Originally Posted by MermaidMuse
I thought that only happened when they hit submerged multihulls.
All joking aside, how would you describe the motion of the cat under sail compared to the tri that you had sailed? Were there any similarities?
There was a popular cartoon
in one of trimaran designer
Jim Brown's books
that showed a couple of people on the hulls of an upside down trimaran
looking down into the water
to see a sunken monohull
that had snagged their mast
As far as sailing motion, I find a tri is more similar to a mono than a cat is. The biggest similarity I think is that both cats and tris move around more quickly than monos. I have not experienced some of the adverse behaviors described, but methods of sailing multis have evolved.
The only time I've been nervous in either of the two boats mentioned was with some beam seas in a squall while coming across the Gulf of Mexico
in the 36' cat, but the cat wasn't bothered and neither was I after a few minutes. Sort of like a mono going rail down and back up only quicker. Never even reefed. Similar conditions but a little more wind
going down the west coast
, put in the first reef and boat kept trucking steady as a train.
I've beat to weather
and reached in bouncy conditions in the tri but it was never a worrisome experience, sometimes reefed, sometimes not.
Interestingly, I've never been bothered in either type of boat running downwind. My ex and I sailed a 45' Chris White cat for years in varying conditions. Left out of Westend, Grand Bahama Island one morning at about 0700 and cleared the St. Augustine, Fl. sea buoy at 1200 the next day. Wind was from the south, we were flying spinnaker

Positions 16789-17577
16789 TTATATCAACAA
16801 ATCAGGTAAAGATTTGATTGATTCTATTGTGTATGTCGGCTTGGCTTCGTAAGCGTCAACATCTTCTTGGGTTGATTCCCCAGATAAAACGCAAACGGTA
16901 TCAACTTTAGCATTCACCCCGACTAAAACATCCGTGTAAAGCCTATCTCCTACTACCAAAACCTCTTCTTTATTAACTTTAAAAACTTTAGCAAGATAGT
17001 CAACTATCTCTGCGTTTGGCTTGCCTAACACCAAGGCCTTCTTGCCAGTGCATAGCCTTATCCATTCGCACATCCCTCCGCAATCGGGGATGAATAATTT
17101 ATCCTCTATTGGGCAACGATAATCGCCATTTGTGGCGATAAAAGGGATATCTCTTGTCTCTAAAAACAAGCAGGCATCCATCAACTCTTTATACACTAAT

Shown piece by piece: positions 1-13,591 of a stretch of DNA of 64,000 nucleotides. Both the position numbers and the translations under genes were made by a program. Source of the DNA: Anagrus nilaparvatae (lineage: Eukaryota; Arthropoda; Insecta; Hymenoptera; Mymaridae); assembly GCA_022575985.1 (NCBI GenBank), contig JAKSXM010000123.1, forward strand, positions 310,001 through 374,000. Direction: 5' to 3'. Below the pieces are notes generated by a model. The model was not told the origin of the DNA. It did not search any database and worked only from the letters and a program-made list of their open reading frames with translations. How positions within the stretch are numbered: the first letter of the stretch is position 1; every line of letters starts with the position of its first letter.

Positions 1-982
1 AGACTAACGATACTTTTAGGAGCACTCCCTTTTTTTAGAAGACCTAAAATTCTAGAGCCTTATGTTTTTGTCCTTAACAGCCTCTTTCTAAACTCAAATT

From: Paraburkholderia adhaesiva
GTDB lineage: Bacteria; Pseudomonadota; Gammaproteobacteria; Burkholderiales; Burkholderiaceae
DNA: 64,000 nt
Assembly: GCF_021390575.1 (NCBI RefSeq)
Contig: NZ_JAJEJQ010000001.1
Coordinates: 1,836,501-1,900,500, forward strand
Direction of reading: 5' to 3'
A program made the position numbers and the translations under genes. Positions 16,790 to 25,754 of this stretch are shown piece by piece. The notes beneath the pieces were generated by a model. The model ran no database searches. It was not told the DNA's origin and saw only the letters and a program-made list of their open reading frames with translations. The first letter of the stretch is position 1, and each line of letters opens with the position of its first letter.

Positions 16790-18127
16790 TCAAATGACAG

and main surfing up to 19 knots. The seas were 5-6' and increasing near dark, autopilot
was starting to have some problems so we went down to just the jib
at dusk and proceeded through the night @ 7-8 knots with the autopilot
doing just fine.
The above speeds were on the knotmeter
, not the gps
. We were in the middle of the Gulfstream for a lot of the trip, God knows what the sog was lol.
I've had the 40' tri surfing for briefer periods of time and she was very controllable and in my opinion very smooth riding.
Most people I've talked to seem to be less prone to seasickness on multis, but there seems to be a minority that has the opposite reaction.
Hard to come up with answers on this subject for everybody, you just have to give 'em all a try as much as possible.
Fair winds & calm seas solve it all lol.